Former Miami Dolphins coach Brian Flores, who was hired Saturday as a Pittsburgh Steelers assistant, will continue his lawsuit against the NFL. File Photo by Alex Butler/UPI
Feb. 21 (UPI) -- New Pittsburgh Steelers defensive assistant Brian Flores says he will continue his racial discrimination lawsuit against the NFL, and he wants the league to institute an oversight committee for its head coach hiring process.
Flores made the comments during an appearance Monday on the I Am Athlete show on YouTube. The Steelers hired Flores on Saturday as their senior defensive assistant and linebackers coach.
The Miami Dolphins fired Flores on Jan. 10. Three weeks later, his lawyers, Douglas H. Wigdor and John Elefterakis, filed the class-action lawsuit against the NFL and its 32 teams in the U.S. District Court for the Southern District of New York.
"I think the team owners as a whole will say we [the NFL] have a problem with minority hires," Flores said on Monday's show. "I think they all agree with that. The numbers speak to it.
I think individually, [the owners] will say, 'I, personally, don't have a problem.' Individually, if they don't have issues, that's when nothing happens.
"Each owner needs to look inward and say, 'What can I do to make changes and fix some of these issues?'"
The federal court will conduct an initial pretrial conference, via teleconference, for Flores' lawsuit at March 18.
"It's qualifications versus familiarity -- I think that's what we are dealing with," Flores said when discussing why more minority candidates aren't hired by NFL teams.
"I think there is a heart change that needs to happen. Ownership has to be more open-minded about minorities and women and their ability to lead in the NFL."
In his lawsuit, Flores also claims that Dolphins owner Stephen Ross offered to pay him for losses during the 2019 season, an alleged attempt to improve the franchise's pick placement in the first-round of the 2020 NFL Draft.
Flores said that his failure to comply with that request negatively impacted his relationship with the Dolphins owner and led to his dismissal.
"I think race played a role in my firing," Flores said. "What I mean by that is there were things I was asked to do and conversations had where I was made out to be a difficult person to work with, and my white counterparts wouldn't have been asked to do the things I was asked to do.
"I'm a strong personality. i know that played a role. You have to be that to be a coach in the NFL."
The NFL's initial statement in response to the lawsuit said that Flores' claims were "without merit," but the league investigating the allegations.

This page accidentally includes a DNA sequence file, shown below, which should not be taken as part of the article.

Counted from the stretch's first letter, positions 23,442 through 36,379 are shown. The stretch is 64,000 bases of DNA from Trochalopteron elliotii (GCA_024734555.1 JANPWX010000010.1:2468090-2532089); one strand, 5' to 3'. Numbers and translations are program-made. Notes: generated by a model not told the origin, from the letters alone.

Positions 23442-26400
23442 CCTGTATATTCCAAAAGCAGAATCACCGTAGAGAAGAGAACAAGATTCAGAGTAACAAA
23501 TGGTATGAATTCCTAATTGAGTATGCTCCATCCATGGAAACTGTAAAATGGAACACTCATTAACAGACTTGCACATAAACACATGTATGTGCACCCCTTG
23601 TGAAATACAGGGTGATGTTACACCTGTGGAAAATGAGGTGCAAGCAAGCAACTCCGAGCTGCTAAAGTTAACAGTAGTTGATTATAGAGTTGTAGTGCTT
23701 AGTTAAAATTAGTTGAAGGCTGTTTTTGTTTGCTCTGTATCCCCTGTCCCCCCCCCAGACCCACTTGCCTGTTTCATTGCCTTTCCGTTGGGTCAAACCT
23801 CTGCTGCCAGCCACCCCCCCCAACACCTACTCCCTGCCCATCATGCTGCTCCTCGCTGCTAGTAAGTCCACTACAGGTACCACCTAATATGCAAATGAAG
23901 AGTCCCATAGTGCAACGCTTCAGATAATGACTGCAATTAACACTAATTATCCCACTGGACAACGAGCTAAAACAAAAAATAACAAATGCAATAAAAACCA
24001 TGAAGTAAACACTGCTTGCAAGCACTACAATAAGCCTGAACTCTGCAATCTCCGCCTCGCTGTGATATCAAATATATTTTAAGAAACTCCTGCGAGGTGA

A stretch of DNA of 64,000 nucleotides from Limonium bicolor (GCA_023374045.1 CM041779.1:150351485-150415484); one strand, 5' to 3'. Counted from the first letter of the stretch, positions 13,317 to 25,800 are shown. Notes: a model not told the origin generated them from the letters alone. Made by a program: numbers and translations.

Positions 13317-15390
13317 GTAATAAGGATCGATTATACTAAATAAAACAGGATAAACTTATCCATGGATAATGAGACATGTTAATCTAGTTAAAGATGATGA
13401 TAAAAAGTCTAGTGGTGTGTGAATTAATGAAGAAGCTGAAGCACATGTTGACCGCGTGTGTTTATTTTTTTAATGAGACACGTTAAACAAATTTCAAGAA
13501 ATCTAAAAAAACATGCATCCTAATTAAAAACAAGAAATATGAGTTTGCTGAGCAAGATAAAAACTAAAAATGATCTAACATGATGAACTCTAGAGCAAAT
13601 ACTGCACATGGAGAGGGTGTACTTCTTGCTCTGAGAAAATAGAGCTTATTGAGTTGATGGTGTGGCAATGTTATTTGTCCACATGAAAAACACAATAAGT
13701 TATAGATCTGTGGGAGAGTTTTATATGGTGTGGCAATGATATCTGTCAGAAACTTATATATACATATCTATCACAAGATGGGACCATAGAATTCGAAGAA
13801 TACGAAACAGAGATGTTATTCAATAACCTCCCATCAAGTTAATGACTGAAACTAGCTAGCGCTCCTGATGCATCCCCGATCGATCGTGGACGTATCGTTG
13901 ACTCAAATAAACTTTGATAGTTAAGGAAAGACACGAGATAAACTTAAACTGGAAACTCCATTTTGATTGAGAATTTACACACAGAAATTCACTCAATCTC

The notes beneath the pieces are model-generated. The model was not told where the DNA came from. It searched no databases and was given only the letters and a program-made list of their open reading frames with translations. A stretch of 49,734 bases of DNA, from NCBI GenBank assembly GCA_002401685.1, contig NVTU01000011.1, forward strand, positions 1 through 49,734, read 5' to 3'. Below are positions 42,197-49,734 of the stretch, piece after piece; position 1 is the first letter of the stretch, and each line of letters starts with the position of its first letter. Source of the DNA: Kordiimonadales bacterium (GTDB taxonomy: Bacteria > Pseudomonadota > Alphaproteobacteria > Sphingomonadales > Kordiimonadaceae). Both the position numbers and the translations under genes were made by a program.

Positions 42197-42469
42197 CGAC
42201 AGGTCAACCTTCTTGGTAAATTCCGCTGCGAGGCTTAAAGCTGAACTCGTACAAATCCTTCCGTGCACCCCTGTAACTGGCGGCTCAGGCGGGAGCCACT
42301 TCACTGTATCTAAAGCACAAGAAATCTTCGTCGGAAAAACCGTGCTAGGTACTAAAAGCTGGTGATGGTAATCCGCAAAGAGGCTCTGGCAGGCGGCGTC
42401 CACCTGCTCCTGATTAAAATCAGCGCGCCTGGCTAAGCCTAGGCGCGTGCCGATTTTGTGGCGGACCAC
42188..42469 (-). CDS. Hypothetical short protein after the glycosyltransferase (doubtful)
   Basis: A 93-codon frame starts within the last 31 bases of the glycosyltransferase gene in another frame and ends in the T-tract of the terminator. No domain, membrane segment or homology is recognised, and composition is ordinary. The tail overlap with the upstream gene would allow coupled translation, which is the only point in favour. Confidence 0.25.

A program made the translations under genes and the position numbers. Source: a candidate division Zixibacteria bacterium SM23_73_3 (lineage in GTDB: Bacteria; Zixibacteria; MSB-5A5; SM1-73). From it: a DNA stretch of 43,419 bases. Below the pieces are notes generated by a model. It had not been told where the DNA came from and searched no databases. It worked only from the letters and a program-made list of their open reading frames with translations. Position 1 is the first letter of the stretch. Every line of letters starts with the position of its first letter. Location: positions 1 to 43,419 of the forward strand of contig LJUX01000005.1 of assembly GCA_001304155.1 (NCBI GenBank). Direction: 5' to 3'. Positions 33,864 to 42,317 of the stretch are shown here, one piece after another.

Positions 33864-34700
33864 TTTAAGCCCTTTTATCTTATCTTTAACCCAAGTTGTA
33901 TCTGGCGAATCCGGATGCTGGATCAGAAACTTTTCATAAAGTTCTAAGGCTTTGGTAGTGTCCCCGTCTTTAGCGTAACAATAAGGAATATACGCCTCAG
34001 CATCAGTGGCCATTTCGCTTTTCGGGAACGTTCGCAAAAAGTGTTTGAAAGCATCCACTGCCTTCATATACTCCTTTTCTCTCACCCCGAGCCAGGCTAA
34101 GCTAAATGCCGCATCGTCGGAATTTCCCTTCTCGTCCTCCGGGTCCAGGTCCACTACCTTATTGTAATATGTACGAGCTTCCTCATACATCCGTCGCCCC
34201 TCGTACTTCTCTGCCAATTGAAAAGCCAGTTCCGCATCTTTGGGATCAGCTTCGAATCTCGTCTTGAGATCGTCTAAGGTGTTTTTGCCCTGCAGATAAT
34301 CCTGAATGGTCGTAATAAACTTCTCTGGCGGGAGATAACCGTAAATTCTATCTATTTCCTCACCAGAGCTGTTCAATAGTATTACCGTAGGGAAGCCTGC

NFL commissioner Roger Goodell said Feb. 9 at his annual state of the league news conference that the initial statement related to Flores' "legal claim itself" and not what the former coach "was going through."
Flores maintained that he was interested in being an NFL coach before and after he filed his lawsuit. He interviewed this off-season with the New Orleans Saints, New York Giants and Houston Texans before they filled their head coach vacancies.
The Dolphins, Giants and Denver Broncos stated publicly earlier this month that they deny Flores' allegations.
Flores, who had two years remaining on his contract with the Dolphins when he was fired, said he did not sign a separation agreement with the franchise, which cleared the way for his lawsuit.
Goodell told reporters at the state of the league news conference that the NFL could change or remove its requirement for teams to interview minority candidates for head coaching jobs amid a shortage of recent diverse hires.
The mandate, established in 2003 and modified since, is known as the Rooney Rule. It is named after the late Pittsburgh Steelers owner, Dan Rooney. who was chairman of the league's diversity committee and died in 2017.
The rule requires each of the league's teams to interview at least two external minority candidates for head coaching positions. The NFL has just three Black head coaches and five minority head coaches, while about 70% of its players are Black.
"From an acumen and intellect standpoint, there are a lot of very capable Black and minority and women who, I would say in a lot of circumstances, are smarter than their white counterparts," Flores said. "There is this myth that we don't have the intellectual prowess. That's just wrong."
The NFL has no Black team owners. The Buffalo Bills and Jacksonville Jaguars are the only teams with minority ownership. Shahd Kahn, who owns the Jaguars, is a Pakistani American. Bills co-owner Kim Pegula is of South Korean descent.
"I think there needs to be an oversight committee for hiring and firing in the NFL," Flores said. "And a standardized review process at every position and maybe a federal monitor or collection of individuals who aren't affiliated with team. ... That will create a more equal and fair environment."
Steelers coach Mike Tomlin was the only Black coach in the NFL entering the off-season, before the Houston Texans hired Love Smith and the Dolphins hired Mike McDaniel, who is multiracial.
"I am excited about Brian Flores joining our coaching staff given his history of developing and teaching defensive players during his time in the NFL," Tomlin said Saturday in a news release.
"Brian's resume speaks for itself, and I look forward to him adding his expertise to help our team."